Defeating any and all odds in the US market, Katamari Damacy raised itself above the usual expectations for such a quirky title. It gained far more fanfare than most games of its type with little or nothing from the marketing department. It did so based on an absurd concept that had to sound even worse in a design meeting.
What's strange is that Katamari Damacy should NOT be fun. It's ridiculous to think that rolling a ball around to pick up strewn objects to create one huge ball would be captivating. Yet, it is, and numerous gaming sites recognized the achievement of creating a totally original concept.
Wisely changing nothing, this sequel doesn't try to expand the concept, upgrade, or change it. It didn't need to be tweaked, at least not a lot. If there was a problem with the first game, it's still here in We Love Katamari. The camera is an issue, the controls needlessly complex, and the music repetitive if you're struggling with a level (or brilliant if you make it through). That's it.
Many people will not realize just how well designed the levels are here either. Generally, it's too involving to realize why these stages are laid out. It's not random objects thrown on a floor. There's reasoning behind it, every little piece acting as a guide to push you through the level, and hopefully to your goal (and without feeling constricted at all).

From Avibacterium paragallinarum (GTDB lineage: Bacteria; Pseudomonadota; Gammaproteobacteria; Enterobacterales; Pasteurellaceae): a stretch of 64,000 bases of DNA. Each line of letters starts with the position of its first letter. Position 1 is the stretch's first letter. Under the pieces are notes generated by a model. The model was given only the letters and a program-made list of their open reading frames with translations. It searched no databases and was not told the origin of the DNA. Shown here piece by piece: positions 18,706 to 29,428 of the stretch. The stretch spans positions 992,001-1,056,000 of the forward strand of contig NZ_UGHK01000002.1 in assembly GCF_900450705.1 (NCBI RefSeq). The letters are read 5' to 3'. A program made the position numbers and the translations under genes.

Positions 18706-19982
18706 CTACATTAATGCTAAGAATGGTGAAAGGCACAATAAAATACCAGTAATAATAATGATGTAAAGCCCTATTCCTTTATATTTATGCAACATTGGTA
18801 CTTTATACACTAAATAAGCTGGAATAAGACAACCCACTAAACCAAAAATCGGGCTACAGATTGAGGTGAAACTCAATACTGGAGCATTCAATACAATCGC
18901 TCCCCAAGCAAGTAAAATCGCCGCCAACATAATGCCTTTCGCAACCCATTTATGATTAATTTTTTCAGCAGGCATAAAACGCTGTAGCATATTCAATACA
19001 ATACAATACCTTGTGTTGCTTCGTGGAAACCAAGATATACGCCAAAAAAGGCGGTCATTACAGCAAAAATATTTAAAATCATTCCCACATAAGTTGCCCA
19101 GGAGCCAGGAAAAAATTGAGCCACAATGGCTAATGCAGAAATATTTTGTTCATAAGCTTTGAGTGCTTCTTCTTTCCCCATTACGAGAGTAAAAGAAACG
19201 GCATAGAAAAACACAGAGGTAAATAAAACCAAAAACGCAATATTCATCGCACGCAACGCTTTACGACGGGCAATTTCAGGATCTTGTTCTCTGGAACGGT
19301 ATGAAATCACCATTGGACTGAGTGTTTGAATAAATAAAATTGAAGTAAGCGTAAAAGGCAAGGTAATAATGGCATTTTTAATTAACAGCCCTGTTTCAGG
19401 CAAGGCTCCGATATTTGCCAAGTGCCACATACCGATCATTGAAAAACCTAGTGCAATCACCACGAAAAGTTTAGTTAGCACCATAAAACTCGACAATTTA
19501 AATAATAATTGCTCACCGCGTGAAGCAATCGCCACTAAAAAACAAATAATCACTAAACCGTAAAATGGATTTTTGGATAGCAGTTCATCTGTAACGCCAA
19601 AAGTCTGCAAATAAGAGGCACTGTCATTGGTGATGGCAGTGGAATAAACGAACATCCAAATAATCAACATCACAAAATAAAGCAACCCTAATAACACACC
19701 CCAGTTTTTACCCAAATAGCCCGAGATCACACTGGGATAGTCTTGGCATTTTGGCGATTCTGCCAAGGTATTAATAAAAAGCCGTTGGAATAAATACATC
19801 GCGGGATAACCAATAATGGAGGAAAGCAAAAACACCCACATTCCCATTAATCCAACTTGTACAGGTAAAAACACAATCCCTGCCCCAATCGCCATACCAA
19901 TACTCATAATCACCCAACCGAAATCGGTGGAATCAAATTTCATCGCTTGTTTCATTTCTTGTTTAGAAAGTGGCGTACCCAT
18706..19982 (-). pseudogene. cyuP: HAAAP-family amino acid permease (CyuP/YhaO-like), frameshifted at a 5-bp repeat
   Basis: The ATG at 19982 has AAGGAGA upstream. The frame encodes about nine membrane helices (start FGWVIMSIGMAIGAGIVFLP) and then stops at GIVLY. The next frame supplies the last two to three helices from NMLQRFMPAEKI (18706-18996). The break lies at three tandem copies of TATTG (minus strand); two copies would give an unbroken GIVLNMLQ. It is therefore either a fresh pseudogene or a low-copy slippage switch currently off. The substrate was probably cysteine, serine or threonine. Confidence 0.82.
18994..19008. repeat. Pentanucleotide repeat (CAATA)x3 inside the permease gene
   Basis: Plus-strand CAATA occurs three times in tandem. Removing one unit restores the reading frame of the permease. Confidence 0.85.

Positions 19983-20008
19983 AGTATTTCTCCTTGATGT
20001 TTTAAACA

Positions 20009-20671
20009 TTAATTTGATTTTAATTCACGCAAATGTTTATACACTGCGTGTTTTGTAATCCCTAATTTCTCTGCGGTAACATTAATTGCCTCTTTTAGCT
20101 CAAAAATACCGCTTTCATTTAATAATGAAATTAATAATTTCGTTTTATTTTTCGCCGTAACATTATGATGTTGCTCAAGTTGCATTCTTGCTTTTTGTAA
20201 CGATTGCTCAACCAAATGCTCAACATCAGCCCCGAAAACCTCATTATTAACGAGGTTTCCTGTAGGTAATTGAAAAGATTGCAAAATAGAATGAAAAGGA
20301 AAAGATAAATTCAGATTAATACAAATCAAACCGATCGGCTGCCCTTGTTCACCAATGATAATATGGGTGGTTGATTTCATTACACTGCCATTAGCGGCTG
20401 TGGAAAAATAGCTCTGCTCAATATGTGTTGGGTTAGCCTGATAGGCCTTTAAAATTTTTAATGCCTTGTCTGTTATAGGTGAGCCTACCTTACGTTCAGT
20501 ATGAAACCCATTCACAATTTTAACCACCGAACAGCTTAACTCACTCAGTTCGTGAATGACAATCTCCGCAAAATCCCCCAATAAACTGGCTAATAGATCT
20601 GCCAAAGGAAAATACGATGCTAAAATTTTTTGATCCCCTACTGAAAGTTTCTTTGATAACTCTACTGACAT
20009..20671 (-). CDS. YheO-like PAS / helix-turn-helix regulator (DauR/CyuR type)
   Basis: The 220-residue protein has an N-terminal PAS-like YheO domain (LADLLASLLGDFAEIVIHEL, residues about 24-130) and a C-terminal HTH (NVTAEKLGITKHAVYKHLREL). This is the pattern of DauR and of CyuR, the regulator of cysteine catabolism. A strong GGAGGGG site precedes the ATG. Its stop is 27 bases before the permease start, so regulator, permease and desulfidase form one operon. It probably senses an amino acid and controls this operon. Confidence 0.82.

The only enemy is time. Sure, you can bump into things and lose pieces, but eventually, you'll be big enough to stick them on the ball too. Knowing your limits is crucial, and after a few rounds, you'll have a general idea of what you can nab at what size.
That becomes especially true in the new multi-player, the addition that will either make or break this sequel for most people. This is the feature that makes the most of the otherwise frustrating control scheme, letting two players control a single Katamari (one player steers, one moves backwards or forwards). It's still frustrating, but not in a way that stops you from playing. It leads to practice and teamwork, and all the arguments about which objects to aim for are worth it.